Is Evans covering for Bougainville massacre?

Issue 

By Steve Painter

What is foreign minister Gareth Evans trying to hide in Bougainville, asks Australian lawyer Rosemary Gillespie, just returned from a visit to the blockaded island, which she entered via a small boat from the neighbouring Solomon Islands.

It is impossible to believe that the Australian government doesn't know exactly what is going on in Bougainville, Gillespie told Green Left Weekly, yet it claims to be unable to verify reports of massacres and the use of Australian-supplied and -piloted Iroquois helicopters to terrorise and kill Bougainvilleans.

In response to statutory declarations collected by Gillespie detailing these events, Evans merely says such claims should be investigated "in the ordinary way", and are no cause even for an expression of concern to the PNG government. Is the foreign minister "afraid that his government's complicity in these crimes will be exposed?", Gillespie asked shortly after her return to Sydney.

Gillespie's evidence, collected from clergy, business people, chiefs and villagers, details incidents of murder, torture and at least two massacres committed by PNG troops since they began to reoccupy Bougainville in early May. She distributed material from the witnesses' statements at the South Pacific Forum meeting in Honiara on July 8-9. She says she was not able to travel widely on Bougainville, and the statements she collected are only "the tip of the iceberg".

Gillespie says Evans and Prime Minister Keating applied heavy pressure to other heads of government and representatives at the Honiara meeting to keep the issue of Bougainville off the agenda. She says there was support for a call by the Bougainville Interim Government for an independent fact-finding inquiry into the situation on the island.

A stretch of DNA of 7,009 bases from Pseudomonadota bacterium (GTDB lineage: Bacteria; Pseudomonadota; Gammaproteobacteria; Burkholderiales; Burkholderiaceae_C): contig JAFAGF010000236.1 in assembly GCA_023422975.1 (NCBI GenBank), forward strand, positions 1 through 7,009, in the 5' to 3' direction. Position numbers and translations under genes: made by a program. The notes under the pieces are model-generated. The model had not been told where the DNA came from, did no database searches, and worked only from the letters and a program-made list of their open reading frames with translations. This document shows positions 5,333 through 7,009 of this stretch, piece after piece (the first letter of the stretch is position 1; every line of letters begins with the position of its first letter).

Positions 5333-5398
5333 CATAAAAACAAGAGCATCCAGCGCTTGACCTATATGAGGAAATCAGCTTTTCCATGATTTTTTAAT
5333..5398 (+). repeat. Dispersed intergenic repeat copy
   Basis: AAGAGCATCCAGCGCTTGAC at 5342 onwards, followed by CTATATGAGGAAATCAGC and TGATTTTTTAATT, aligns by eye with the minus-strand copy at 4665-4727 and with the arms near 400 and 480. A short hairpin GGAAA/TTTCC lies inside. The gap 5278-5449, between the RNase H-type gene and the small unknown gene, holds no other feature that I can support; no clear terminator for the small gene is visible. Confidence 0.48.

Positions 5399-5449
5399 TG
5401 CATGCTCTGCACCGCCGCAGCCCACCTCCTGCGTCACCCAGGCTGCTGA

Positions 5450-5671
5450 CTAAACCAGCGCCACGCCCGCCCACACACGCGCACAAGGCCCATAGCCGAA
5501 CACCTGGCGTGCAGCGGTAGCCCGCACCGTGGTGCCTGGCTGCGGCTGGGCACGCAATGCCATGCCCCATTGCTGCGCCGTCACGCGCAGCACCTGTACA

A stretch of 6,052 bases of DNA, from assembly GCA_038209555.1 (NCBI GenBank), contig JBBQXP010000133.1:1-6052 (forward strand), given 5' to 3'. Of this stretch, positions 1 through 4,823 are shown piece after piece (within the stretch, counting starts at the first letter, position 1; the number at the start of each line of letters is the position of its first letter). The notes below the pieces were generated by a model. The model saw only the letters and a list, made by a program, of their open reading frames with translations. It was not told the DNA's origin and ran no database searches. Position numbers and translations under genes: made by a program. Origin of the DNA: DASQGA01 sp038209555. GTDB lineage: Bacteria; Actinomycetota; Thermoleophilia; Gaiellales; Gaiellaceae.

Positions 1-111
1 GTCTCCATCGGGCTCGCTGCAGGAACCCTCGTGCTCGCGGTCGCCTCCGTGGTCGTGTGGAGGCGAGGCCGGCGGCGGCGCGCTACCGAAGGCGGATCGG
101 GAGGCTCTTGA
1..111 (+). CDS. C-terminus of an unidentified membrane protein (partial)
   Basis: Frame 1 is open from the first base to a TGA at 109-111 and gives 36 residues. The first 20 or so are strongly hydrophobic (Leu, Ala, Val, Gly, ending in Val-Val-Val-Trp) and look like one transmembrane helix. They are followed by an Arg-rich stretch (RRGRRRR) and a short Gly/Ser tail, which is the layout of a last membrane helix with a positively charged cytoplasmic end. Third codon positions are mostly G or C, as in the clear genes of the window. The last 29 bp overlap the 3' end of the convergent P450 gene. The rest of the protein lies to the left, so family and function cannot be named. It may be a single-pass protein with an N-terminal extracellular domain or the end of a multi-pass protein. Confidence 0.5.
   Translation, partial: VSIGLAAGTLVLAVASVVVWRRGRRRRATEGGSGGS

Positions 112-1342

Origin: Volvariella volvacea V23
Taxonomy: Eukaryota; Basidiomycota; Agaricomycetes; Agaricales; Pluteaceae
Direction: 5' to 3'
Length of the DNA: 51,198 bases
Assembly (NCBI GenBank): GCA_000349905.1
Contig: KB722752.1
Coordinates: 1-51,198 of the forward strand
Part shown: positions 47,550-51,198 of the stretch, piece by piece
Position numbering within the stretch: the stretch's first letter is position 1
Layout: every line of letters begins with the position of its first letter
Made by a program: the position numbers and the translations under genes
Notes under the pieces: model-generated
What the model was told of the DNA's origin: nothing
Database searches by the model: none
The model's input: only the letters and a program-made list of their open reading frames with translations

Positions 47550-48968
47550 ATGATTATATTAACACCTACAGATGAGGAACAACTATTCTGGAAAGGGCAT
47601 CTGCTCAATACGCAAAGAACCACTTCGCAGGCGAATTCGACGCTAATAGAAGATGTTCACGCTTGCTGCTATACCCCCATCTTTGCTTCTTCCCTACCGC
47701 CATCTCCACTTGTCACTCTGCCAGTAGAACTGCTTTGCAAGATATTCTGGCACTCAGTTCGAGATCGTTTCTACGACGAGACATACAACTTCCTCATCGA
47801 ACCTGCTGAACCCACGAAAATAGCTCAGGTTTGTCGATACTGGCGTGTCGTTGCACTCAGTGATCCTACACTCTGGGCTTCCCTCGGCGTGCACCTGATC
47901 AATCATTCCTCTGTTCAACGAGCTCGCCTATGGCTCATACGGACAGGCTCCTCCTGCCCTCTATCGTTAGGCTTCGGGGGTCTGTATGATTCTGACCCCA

In the biggest massacre, on May 17 or 18, PNG troops are said to have shot about 100 people in one village and burned it to the ground after the village chief admitted they had been celebrating Bougainville's independence day. There were two witnesses to the incident. Gillespie also heard reports that up to eight people had been killed in other incidents, and on one occasion two young men had been bound and left on a beach at the low water mark to drown when the tide came in.

In a statement prior to the forum, Bougainville Interim Government representative Moses Havini said around 5000 people have died so far as a result of PNG's attempts to prevent Bougainville's independence. Many casualties were caused by shortage of medical supplies due to the PNG blockade of the island. Gillespie says support for the Bougainville Revolutionary Army remains strong, contrary to disinformation provided to the media from PNG sources.

Meanwhile, as Gareth Evans insists that reports of massacres committed with Australian-supplied equipment on Bougainville are a purely internal PNG matter, he has become embroiled in a row with the Vanuatu government over new business regulations in that country!

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